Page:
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Bishop Denis’ Homily at ceremony in Abbeyleix in remembrance of farm accident victims, organised by EmbraceFARM

EmbraceFARM Liturgy from ecumenical remembrance service held in the Church of the Holy Rosary, Abbeyleix on Saturday 23rd June 2018

I am delighted once again to join you this Sunday afternoon for the Annual Ecumenical Ceremony of Remembrance for those who have died because of farm accidents or those seriously injured. While I am Bishop of Kildare & Leighlin, I am the son of a farmer and the brother of two farmers and the uncle of nephews who today are farming in their own right. I am as aware as the next of the short-cuts that are taken in the name of expediency and efficiency but not always in the name of safety.

Newspaper headlines capture our attention: “Number of farm deaths expected to rise”, “trying to break the cycle of farm fatalities”, “safety experts examine farm accident scene”, “dark year for farm deaths despite greater focus on safety”. The headlines paint a disturbing picture, but they don’t always adequately or sensitively address the huge grief and loss as a result of the death of someone on a farm. Despite the heroic efforts of the EMBRACE Team, led by Brian & Norma; despite the gallant efforts of so many gathered here on this the feast of the birth of St. John the Baptist, the numbers dying are still too great; the occasions of death are still too familiar; the column inches in newsprint, national and provincial, are still too frequent. Of course, one death, is one too many for the heartbroken family left behind.

Luke’s gospel which Canon Harvey just read for us reminds us of the signs of the time. I think of my late father who was great at reading these signs that nature so beautifully presents. He watched for the swallow’s arrival and noted their flight formulation as they left; he saw the hawthorn in bloom and knew the kind of winter that lay ahead; he heard the cuckoo or the near extinct corncrake and knew that summer was here. Those who work on farms are good at reading the signs that nature offers. Of course, todays generation of younger farmers have become more dependent on downloaded apps on smartphones and this can result in a failure to look around and see the signs of the times. The most popular agricultural apps for farmers include: ‘Beef Pricewatch’; ‘MooMonitor’; ‘farmGRAZE’; ‘iCropTrak’; ‘Herdwatch’; ‘fieldmargin’ & of course Met Éireann’s new weather app. I am always intrigued no one ever blames Climate Change for the current heatwave we are enjoying!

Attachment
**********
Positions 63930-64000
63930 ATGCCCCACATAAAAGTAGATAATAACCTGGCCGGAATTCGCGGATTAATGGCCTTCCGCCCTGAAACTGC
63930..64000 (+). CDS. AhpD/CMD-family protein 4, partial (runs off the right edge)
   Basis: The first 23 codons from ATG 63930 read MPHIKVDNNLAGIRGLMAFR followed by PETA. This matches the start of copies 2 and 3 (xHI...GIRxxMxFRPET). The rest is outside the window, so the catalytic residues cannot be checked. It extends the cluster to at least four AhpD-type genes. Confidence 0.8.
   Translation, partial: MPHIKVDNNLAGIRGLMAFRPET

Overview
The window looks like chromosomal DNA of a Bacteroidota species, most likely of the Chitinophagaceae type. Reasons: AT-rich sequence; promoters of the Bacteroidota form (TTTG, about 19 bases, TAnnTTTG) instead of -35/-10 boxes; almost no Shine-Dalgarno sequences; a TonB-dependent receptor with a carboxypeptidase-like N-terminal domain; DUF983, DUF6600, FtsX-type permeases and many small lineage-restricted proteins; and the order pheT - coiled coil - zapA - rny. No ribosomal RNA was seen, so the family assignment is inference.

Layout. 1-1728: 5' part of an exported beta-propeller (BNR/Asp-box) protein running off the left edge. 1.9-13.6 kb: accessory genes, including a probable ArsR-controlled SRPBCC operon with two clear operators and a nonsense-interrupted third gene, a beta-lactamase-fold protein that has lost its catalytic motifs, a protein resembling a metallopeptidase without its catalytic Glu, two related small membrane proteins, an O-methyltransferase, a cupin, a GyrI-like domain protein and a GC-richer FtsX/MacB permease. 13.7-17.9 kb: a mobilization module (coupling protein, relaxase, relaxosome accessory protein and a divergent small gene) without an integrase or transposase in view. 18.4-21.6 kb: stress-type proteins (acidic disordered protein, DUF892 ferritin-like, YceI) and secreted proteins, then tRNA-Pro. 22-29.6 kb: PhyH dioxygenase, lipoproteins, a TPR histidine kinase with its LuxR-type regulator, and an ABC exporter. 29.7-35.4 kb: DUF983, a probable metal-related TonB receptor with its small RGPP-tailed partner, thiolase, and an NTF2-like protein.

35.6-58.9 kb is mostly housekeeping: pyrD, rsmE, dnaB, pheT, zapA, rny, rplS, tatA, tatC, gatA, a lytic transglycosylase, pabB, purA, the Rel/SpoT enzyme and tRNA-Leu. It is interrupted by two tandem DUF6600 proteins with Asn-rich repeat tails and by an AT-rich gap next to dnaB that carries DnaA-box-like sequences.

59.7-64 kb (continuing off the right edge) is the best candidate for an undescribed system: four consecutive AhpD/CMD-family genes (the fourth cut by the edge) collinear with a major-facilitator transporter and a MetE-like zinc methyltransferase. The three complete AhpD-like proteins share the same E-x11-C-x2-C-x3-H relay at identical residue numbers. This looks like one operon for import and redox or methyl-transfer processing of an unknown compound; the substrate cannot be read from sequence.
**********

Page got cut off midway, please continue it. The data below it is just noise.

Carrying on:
I don’t think farmers are any more careless or distracted than any other profession, but their place of work carries with it huge hazards. Remember the ‘Black Spot’ signs that designated a serious bend on the road or the site of an unfortunate fatal accident in the past, I am not sure if those signs are as plentiful today as in the past, but there should be several of them on a typical farm. The slurry pit; the effluent tank; the pto drive; the draw-bar; sitting on top of the trailer carrying in the bales of hay or straw; the tempermental nature of the bull or the cow who has just calved. The Health and Safety authority tells us the fatality rate in agriculture is higher than any other economic sector. They particularly focus on the fact that those over 65 and the young are exceptionally vulnerable[1]. There is no healthier environment to rear a son or daughter than on a farm; but because they are on the farm, we adults must be especially sensitive and clued in.

A few statistics. 30% of total fatalities in the period 2008-2017 was due to tractors and farm vehicles[2]; 20% due to contact with machinery[3]. That is half the fatalities. You cannot drive a tractor or operate a hugely technical machine while listening to music streaming through your earphones. You must plug out and be completely aware of your surroundings; entirely clued into the machine you are operating. A size-able number of fatalities or accidents continue to result from livestock, and it’s not always the bull or the horse; much more common the cow or the heifer. Before we enter a pen, cross a gate or go into a crush, ask yourself is it safe?

In sixty-three days time Pope Francis will arrive for a brief visit to Ireland coinciding with Dublin hosting the World Meeting of Families. He will speak of the importance of family life. Too many families gathered in Abbeyleix this afternoon miss loved ones from around their supper table because of a tragic event in the past. Be assured that Pope Francis will remember absent family members during his visit and know that for them and for all us “that the kingdom of God is near[4].

St. John the Baptist, pray for us.
St. Isidore, Patron of Farmers, pray for us.
St. Francis of Assisi, pray for us.


[1] Health & Safety Authority: Deaths to Older Farmers (>65 years) 2008-2017 (35% of Total Fatalities)

[2] ibid

[3] ibid

[4] Lk.21:31